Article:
This past summer's biggest tearjerker and best overall movie of 2010 was the third installment of Pixar's beloved toys-come-to-life series, 'Toy Story 3.'
Eleven years later, Andy is now a teenager, and is, by societal norms, too old to play with his toys. Once Woody, Buzz and the gang realize thy're about to be put out to pasture, they scramble to find their way back home. It's a heartwarming tale about growing up and the inanimate objects that win your heart along the way.
Which is why we think that if you enjoyed 'Toy Story 3,' then you'll probably like -- or already love -- a little 1987 film called 'The Brave Little Toaster.'
'The Brave Little Toaster' is an animated movie set in a universe where household appliances have the ability to move and speak, but pretend to be lifeless when humans are around, just like the toys in 'Toy Story.'
The film focuses on five appliances -- a plucky toaster, a silly desk lamp, an cute electric blanket, a funny tube radio and a grumpy vacuum cleaner -- who go on a quest for their original owner, a young "master" named Rob.
On their journey, the group, led by the titular toaster, faces harrowing adventures almost too scary for children, including nearly drowning in quicksand, getting lost in a dark forest and a tense moment where it seems like they're all going to fall off a cliff.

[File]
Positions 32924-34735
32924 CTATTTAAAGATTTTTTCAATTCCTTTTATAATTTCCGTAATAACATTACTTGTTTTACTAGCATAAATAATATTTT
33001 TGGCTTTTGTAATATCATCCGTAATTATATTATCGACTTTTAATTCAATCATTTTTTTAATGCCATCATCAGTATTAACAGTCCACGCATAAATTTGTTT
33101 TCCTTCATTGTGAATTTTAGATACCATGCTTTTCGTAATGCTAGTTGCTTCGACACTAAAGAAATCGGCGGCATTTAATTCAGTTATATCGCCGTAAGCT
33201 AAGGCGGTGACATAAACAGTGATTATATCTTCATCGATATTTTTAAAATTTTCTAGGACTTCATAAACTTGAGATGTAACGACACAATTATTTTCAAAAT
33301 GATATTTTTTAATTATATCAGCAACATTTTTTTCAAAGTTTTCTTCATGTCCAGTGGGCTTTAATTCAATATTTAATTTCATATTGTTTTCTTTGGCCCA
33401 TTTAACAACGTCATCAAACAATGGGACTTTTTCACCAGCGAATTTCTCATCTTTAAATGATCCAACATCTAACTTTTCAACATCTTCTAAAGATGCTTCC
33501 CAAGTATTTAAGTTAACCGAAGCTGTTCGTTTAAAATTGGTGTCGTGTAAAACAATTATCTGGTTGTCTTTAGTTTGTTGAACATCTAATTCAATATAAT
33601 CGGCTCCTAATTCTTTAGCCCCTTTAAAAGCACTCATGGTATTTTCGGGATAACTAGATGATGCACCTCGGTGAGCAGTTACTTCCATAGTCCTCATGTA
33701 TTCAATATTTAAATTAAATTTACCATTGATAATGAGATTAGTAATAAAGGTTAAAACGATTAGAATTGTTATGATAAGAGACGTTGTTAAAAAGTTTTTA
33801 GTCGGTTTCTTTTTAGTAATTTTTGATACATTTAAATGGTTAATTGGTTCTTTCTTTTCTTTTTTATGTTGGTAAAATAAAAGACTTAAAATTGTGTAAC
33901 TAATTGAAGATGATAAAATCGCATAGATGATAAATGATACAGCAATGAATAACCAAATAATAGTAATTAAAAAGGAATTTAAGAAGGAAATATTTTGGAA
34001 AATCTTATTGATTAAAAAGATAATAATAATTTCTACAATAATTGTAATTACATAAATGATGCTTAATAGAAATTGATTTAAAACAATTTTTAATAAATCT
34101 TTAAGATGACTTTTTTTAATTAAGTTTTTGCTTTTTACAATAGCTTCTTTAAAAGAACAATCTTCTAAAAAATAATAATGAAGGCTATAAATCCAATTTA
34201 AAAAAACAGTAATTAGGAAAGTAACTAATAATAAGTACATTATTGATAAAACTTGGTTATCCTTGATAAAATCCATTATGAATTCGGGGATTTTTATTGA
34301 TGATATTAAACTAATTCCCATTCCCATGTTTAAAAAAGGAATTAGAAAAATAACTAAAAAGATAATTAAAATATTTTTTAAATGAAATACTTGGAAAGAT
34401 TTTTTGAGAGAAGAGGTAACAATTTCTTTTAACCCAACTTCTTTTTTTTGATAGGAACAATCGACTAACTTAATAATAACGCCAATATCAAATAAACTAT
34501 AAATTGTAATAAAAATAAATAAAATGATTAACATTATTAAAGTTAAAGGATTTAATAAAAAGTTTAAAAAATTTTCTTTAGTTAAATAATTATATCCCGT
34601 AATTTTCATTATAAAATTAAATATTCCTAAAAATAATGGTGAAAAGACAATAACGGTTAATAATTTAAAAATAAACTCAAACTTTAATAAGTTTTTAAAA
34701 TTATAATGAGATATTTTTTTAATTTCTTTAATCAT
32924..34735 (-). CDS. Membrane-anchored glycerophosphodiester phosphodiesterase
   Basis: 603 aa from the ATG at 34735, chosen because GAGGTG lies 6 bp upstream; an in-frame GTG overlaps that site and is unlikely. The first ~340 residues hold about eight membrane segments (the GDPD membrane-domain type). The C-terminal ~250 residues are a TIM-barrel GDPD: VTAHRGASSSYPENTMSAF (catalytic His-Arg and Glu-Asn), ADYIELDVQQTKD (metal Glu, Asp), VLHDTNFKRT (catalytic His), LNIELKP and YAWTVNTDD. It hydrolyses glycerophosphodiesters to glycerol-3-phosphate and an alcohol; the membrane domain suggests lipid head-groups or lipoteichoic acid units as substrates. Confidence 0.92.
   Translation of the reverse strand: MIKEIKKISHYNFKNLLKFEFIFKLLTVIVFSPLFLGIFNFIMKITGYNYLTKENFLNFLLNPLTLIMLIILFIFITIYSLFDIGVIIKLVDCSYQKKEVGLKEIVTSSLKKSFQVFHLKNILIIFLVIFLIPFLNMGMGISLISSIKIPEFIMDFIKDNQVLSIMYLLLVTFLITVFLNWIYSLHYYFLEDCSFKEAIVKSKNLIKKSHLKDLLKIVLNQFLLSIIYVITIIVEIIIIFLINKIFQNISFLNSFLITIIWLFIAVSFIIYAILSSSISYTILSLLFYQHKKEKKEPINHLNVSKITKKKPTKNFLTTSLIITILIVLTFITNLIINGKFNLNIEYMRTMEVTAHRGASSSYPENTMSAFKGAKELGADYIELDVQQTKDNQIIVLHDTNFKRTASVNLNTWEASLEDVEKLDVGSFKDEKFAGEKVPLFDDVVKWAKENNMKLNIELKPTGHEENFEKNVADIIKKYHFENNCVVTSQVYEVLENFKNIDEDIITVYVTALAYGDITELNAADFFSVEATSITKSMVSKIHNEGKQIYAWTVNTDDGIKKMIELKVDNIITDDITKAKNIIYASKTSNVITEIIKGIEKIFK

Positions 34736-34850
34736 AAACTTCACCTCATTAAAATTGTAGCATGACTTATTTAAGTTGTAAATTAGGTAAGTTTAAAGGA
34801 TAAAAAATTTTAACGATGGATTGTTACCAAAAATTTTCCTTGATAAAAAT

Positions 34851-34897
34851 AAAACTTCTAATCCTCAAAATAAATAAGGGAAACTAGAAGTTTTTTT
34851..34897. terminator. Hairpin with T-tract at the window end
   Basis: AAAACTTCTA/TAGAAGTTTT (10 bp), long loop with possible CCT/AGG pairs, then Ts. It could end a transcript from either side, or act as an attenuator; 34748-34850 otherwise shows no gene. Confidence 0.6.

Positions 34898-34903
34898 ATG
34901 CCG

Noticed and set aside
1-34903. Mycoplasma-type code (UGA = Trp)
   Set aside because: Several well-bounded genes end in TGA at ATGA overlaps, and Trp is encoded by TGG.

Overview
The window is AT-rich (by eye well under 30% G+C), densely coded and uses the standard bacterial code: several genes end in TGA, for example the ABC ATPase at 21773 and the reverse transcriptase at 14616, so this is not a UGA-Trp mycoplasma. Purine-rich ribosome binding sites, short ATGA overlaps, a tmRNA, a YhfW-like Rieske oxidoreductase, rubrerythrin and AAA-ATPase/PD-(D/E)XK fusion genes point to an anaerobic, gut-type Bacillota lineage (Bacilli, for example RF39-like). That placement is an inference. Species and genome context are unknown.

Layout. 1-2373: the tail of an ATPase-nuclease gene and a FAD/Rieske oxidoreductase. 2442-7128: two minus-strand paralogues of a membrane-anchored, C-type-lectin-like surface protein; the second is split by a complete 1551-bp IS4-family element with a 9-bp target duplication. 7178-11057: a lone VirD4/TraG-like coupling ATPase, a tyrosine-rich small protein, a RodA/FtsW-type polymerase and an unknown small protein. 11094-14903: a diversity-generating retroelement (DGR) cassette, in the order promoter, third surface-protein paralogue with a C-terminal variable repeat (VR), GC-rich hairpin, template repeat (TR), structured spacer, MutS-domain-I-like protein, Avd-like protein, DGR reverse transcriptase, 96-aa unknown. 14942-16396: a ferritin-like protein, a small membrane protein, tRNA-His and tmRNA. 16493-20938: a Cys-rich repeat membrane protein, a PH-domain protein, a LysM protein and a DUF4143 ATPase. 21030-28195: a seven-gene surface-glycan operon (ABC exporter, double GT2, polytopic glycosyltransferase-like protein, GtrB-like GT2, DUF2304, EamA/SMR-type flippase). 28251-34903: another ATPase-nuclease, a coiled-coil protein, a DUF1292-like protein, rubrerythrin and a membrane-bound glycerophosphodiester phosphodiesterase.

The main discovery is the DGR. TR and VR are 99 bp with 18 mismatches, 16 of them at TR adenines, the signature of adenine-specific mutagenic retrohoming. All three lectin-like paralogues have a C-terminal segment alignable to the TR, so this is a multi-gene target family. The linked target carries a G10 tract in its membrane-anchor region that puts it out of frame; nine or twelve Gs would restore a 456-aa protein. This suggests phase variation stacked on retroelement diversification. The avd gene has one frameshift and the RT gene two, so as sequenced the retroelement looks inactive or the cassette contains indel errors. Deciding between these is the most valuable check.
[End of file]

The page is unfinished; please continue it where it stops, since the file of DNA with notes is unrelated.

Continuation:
There's even a scene that is not unlike the trash-dump fire-pit scene in 'Toy Story 3' that some parents felt was too intense and scary for young eyes. (And older ones too -- I was definitely scared!)
'The Brave Little Toaster' has a trash compactor scene in which it seems like the appliances are going to be crushed into cubes of garbage.
But 'The Brave Little Toaster,' like 'Toy Story 3,' is also heartwarming. Both Andy from 'Toy Story 3' and Rob from 'The Brave Little Toaster' are young boys who've grown into college-aged teens. They are both viewed as "responsible" for their inanimate objects that love them.
In 'Toy Story 3,' the toys, led by a cowboy named Woody (Tom Hanks), realize they have to let Andy grow up and go to college on his own. They are, in the end, [SPOILER ALERT] handed down to another loving youngster. In 'The Brave Little Toaster,' all the appliances are brought back into Rob's loving home, repaired and taken with him to college.
Aside from their similar plots, the two films also share giving their characters distinct celebrity voices -- Jon Lovitz and Phil Hartman in 'The Brave Little Toaster,' and the aforementioned Hanks and Tim Allen in 'Toy Story 3.'
'The Brave Little Toaster' became a cult classic for those who grew up with it. Even if its characters aren't quite as indelible as 'Toy Story''s Woody and Buzz Lightyear, it certainly has memorable scenes, like the blanket getting stuck in a tree, a group of frogs' tongues sticking to the toaster's shiny surface and the clean-up sing-along to Little Richard's 'Tooty Fruity.'
If you're looking for a children's movie that was 'Toy Story' before Pixar even dreamed of toys coming to life, then definitely check out 'Brave Little Toaster.'